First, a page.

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Computers WON'T actually steal our jobs... for now.

Updated: Dec 29, 2020

We were scared for a while but... we'll survive!

Technology is quickly advancing and accomplishing great feats, bringing machines a lot closer to replacing man each day. In the past few years, there have been countless articles and television news stories on how “machines will steal your job” and that “in the next 10 years, machines will replace teachers”. Some of this can be attributed to sensationalism and the media’s monetary gain from the click frenzy caused by such titles, but the truth is that machines are getting smarter every year.

In place of the secretary, there is now an app that will schedule your meetings, sort your mail, direct your calls, and remind you that dinner is ready in 5. When once you needed a chef to cook a gourmet dish, there is now a computerized kitchen that will stir and sauté your meal to perfection. Instead of a translator, you can upload your text to Google and have it automatically translated to the language of your choice. Or even better, you can put a little device in your ear and immediately have spoken words translated into your language.

But while this ends up being an immense cost-saver for the consumer, you run the risk of losing the accuracy that only the human brain can deliver. This is perhaps the reason why the UK government (and many other institutions) require the translation of documents to be certified. This cannot be done by a computer because there are nuances to a language that bots and software just don’t understand. If you take the French language, you will come across many phrases that translate literally to something very different to its English counterpart. For example, “carte blanche” translates literally ‘white card’ but actually means “unlimited authority”. These are “little” things that would actually cause some confusion if not translated by a real person.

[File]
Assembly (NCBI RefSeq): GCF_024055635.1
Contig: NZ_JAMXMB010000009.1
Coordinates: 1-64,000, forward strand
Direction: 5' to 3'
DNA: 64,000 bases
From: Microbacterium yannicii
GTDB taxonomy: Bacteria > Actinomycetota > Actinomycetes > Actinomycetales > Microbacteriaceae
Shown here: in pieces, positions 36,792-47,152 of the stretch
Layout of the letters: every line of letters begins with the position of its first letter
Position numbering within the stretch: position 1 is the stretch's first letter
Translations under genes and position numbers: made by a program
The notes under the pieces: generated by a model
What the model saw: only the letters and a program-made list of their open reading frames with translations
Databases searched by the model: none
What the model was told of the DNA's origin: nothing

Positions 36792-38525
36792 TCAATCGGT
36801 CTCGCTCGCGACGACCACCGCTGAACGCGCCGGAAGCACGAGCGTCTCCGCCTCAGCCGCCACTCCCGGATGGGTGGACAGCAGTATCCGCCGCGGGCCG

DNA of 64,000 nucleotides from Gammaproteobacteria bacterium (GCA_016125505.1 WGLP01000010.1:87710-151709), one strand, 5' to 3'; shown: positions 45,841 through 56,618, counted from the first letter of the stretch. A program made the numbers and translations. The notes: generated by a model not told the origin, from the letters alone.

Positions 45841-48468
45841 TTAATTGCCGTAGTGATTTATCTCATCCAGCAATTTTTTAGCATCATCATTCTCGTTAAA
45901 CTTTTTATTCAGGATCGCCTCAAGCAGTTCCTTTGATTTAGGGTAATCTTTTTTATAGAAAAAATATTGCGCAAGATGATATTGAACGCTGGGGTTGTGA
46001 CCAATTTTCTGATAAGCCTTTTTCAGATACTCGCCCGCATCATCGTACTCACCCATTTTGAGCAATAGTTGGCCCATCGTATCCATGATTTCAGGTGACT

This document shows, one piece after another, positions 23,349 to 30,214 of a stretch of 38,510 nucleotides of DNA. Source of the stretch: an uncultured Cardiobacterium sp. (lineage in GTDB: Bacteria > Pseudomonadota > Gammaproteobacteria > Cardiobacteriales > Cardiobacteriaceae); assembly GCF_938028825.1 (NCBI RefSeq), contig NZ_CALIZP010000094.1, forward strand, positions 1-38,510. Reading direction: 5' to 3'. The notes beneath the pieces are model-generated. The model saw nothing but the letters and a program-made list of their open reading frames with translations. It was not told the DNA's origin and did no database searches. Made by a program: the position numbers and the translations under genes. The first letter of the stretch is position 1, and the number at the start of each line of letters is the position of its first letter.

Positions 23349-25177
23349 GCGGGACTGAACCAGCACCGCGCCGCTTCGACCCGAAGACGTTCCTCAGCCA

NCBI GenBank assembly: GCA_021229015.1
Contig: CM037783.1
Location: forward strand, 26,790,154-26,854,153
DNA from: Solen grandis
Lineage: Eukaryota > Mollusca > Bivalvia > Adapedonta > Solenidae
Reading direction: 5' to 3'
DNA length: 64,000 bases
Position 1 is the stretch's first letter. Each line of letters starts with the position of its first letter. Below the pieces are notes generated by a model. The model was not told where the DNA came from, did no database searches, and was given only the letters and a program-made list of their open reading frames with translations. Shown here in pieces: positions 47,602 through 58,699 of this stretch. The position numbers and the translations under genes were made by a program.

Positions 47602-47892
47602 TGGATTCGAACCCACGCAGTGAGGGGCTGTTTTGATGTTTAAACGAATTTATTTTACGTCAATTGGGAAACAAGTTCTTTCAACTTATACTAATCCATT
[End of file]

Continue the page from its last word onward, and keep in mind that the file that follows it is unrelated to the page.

For our group, certified translations are our bread and butter, and we take great pride in accurately translating documents (idioms and all), recreating the formatting and certifying that the document is, in fact, “true and accurate”. To this day we still have not had a single document returned to us, and our 5-star reviews speak for themselves. Now you tell me, can a computer beat that?

You can read more about what a certified translation actually is on our home page. Or click the link to view examples of our certified translations.

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